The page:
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Breaking The Resource Curse In India
Enabling labour-intensive growth will help India get its growth story back on track and eliminate poverty at a much faster pace. And the resources mining sector could hold the keys to that.
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India has an abundance of mineral deposits, with the country producing over ninety different types of minerals. The country is among the highest producers of steel, coal, and iron in the world. However, as of 2017-18, the mineral sector – excluding petroleum and natural gas – merely accounted for 1.53 per cent of the country’s GDP. Additionally, resources-rich states in India – Jharkhand, Odisha, and Chhattisgarh – have some of the lowest per capita incomes in the country. These statistics highlight the counterintuitive phenomenon – the so-called “natural resource curse” – where resource-rich regions are often also the ones with poor development outcomes.
A problem of regulation is worsening the situation further. While India’s resource industry has suffered from various issues from illegal mining to environmental concerns, it has also over-corrected them as reflected through the Supreme Court ruling to cancel numerous mining leases across the country. These rulings have brought the mining sector to a halt over the last few years. The introduction of the National Mineral Policy 2019 might change the situation for better by bringing in more clarity in regulation. Addressing the issues ailing the sector will have pertinent implications for the larger economy.
The labour-intensive nature of the mining industry means that the sector has immense employment generating potential. According to estimates, with every one per cent increase in economic growth, the employment generated by the mining sector is thirteen times more than that of agriculture and six times more than manufacturing. Also, a study conducted by the Institute for Competitiveness on Vedanta Resources, estimated that 17 additional jobs were created in the economy indirectly for every job created by the company. Thus, addressing the issue of the resources curse while reinvigorating the resources sector can create crucial job opportunities. This would be a key step at a time when unemployment has reached six per cent in 2017-18 as per the Periodic Labour Force Survey (PLFS) released in early 2019.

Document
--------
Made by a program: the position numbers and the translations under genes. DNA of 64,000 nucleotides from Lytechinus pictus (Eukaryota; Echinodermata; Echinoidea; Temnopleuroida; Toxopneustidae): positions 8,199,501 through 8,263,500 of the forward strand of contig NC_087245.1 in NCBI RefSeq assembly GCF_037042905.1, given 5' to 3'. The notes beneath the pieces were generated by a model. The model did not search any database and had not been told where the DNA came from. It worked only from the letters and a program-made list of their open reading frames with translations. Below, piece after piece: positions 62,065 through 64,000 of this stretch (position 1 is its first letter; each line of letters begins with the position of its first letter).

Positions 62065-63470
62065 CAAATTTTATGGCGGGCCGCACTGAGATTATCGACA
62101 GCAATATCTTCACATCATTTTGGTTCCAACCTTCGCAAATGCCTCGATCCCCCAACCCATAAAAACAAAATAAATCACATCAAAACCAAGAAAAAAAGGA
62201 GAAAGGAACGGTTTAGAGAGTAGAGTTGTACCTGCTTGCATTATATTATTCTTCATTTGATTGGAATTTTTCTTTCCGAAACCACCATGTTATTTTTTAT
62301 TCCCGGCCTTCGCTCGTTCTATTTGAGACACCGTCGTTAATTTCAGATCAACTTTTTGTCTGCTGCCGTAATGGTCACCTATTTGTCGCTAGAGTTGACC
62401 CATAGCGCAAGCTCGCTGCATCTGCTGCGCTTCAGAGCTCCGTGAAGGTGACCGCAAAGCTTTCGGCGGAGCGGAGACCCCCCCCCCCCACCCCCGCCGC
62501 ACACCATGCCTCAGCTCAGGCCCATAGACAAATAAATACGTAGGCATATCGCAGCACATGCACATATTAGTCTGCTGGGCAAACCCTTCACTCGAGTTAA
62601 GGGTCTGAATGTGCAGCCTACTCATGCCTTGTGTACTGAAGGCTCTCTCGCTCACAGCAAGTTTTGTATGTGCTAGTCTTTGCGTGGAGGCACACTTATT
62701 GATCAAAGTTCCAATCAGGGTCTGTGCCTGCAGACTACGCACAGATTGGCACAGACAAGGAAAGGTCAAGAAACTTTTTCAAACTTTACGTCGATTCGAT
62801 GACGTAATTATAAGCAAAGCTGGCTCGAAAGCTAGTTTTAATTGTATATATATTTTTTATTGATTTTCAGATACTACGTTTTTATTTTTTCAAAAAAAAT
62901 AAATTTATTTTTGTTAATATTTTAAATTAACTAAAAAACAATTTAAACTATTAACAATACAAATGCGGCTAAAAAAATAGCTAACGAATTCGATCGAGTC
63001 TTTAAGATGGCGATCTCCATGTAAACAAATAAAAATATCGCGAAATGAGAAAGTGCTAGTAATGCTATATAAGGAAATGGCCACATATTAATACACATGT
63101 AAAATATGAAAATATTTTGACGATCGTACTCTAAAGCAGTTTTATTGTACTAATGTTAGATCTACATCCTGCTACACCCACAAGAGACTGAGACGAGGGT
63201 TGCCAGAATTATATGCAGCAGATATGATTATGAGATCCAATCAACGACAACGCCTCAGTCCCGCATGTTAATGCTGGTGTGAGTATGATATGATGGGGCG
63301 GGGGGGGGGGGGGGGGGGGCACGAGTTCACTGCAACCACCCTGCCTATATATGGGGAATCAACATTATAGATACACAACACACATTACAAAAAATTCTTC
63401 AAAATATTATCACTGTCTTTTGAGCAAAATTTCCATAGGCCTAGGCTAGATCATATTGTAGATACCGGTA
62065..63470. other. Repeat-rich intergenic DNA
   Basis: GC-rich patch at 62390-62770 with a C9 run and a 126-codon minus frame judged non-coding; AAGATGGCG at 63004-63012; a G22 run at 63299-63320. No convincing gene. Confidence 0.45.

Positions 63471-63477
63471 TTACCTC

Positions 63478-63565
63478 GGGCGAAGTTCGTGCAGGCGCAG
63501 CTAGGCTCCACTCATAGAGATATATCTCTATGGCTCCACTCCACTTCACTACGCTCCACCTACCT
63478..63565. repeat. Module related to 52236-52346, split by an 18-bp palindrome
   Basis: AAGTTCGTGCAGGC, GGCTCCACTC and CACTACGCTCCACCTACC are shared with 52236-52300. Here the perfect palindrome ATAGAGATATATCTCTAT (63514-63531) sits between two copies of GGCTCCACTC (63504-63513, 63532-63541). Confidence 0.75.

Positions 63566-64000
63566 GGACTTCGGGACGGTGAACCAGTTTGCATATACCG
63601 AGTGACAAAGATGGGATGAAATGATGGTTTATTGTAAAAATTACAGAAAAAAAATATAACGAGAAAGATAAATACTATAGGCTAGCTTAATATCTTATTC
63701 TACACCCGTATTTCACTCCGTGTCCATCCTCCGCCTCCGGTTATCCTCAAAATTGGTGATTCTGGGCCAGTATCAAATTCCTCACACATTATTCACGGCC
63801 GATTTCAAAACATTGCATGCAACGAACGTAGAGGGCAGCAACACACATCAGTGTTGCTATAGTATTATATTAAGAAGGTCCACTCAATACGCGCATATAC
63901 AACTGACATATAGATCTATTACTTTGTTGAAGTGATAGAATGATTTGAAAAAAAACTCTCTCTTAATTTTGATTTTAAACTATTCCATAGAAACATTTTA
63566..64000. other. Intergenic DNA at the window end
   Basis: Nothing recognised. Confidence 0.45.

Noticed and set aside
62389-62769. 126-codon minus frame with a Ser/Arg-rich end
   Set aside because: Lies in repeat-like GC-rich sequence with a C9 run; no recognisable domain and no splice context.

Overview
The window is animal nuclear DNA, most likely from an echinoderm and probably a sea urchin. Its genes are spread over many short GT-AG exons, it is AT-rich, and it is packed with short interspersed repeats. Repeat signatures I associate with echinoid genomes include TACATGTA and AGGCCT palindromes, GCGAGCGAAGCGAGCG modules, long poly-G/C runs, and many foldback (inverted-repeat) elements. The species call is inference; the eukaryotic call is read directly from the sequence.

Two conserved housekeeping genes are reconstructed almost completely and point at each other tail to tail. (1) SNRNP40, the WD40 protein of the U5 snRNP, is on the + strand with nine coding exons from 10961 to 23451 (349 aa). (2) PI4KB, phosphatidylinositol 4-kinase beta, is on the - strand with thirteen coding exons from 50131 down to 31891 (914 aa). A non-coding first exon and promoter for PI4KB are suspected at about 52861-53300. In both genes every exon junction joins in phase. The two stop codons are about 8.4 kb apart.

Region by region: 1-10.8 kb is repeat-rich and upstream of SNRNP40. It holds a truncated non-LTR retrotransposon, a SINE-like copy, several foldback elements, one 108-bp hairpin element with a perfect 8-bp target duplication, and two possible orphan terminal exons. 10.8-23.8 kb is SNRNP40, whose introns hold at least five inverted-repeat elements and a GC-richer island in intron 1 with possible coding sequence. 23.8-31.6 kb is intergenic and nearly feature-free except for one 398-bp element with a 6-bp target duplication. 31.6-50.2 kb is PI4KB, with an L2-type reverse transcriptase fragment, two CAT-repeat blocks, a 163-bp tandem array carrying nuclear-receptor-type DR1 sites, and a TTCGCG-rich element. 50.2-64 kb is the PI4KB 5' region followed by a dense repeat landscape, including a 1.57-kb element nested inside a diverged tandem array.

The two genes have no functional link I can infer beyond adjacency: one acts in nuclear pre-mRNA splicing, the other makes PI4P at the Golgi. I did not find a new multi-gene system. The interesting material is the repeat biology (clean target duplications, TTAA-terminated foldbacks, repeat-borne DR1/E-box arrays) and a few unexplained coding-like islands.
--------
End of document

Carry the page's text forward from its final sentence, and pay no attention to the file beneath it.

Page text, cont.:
Reforming and revitalising the mining sector is also important for the growth of the national GDP. India aims to become a $5 trillion economy by the year 2025 and, therefore, reinvigorating the sector could be one of the possible solutions. Countries such as South Africa and Australia, where the non-fuel mineral sector contributes eight per cent to the GDP, are examples of how a strong resource sector drives the economic growth of the country.
The growth of the resources sector leads to both direct and indirect effects that impact the national economy. There are multiple ripple effects that resonate throughout the economy. The first is an indirect impact that results in an increase in output of the industry’s suppliers as well as other suppliers down the line. And the second is the induced impact, which is created beyond businesses through the rise in income levels of industry workers and the resulting demand that they generate.
According to the aforementioned study of Vedanta Resources, its direct impact on the economy amounts to about 0.4 per cent of the country’s GDP, an indirect impact of one per cent and an induced impact that equals about 2.2 per cent of India’s GDP. With such small contributions, there can be a cumulative larger impact in terms of job and economic growth.
The National Minerals Policy is a step in the right direction, but policy needs to be completely conducive to driving the growth of the resources industry. Enabling labour-intensive growth will help India get its growth story back on track and eliminate poverty at a much faster pace. And the resources mining sector could hold the keys to that.
Disclaimer: The views expressed in the article above are those of the authors' and do not necessarily represent or reflect the views of this publishing house. Unless otherwise noted, the author is writing in his/her personal capacity. They are not intended and should not be thought to represent official ideas, attitudes, or policies of any agency or institution.